Some years ago, I had the opportunity to take several series of electron micrographs of lichens. I was focusing on a project on the Cladonia lichens of Australasia and thanks to the National Science Foundation and the National Geographic Society I had the chance to explore far and wide, documenting my collections at the Australian National University in Canberra. 

It was an ambitious project. You might even call it audacious. Because work like this hadn't been undertaken with lichens before. The more time I spent with my colleague at ANU, Roger Heady, who was in charge of the electron microscope laboratory, the more we started to detect interesting patterns and processes in the lichen samples I brought to be photographed. Roger was an intrepid worker and he encouraged me to look close, to look closer, and to look a lot. We spent hours getting lost in growth patterns of lichens that were evident at a very small scale, about 100 microns (1/10 of a millimeter).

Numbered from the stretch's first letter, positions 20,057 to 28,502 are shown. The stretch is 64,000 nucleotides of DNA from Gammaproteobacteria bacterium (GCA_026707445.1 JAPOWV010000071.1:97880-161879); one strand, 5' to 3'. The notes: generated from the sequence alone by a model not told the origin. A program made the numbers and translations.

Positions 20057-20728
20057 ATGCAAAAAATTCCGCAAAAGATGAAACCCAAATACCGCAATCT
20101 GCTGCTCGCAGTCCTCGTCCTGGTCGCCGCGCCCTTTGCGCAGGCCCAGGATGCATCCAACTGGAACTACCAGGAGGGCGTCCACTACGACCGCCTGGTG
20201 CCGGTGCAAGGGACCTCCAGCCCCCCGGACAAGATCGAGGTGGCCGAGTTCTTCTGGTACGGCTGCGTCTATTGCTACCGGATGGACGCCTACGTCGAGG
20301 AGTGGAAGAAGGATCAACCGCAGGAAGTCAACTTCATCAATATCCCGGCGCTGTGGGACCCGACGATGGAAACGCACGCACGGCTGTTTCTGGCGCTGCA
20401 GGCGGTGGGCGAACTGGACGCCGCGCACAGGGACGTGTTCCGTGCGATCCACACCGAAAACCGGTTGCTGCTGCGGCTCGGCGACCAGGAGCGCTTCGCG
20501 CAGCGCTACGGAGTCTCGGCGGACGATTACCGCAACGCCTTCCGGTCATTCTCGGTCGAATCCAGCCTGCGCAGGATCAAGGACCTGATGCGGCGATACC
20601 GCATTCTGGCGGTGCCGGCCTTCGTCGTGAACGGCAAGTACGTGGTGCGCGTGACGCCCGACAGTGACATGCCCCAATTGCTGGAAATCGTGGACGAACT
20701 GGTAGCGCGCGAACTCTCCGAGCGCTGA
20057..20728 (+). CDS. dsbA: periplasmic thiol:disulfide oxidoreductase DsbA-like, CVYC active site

I published lots of data from that exploratory time, but by no means all of it. The academic lichen community, small and conservative, found it hard to swallow what was obvious to me: lichens attain their shape in a programmed, controlled, and predictable manner. 

Lots of other questions arose as well. I call them "biological questions" because they go beyond the questions of pure form and form-making in lichens. Pursuing lichens in the field I became ever more curious about their ecology. Lichens are part fungus and part photosynthetic organism (algae or photosynthetic bacteria). But very often I would find evidence of the lichen fungus (without its photosynthetic partner) in wood or on leaves.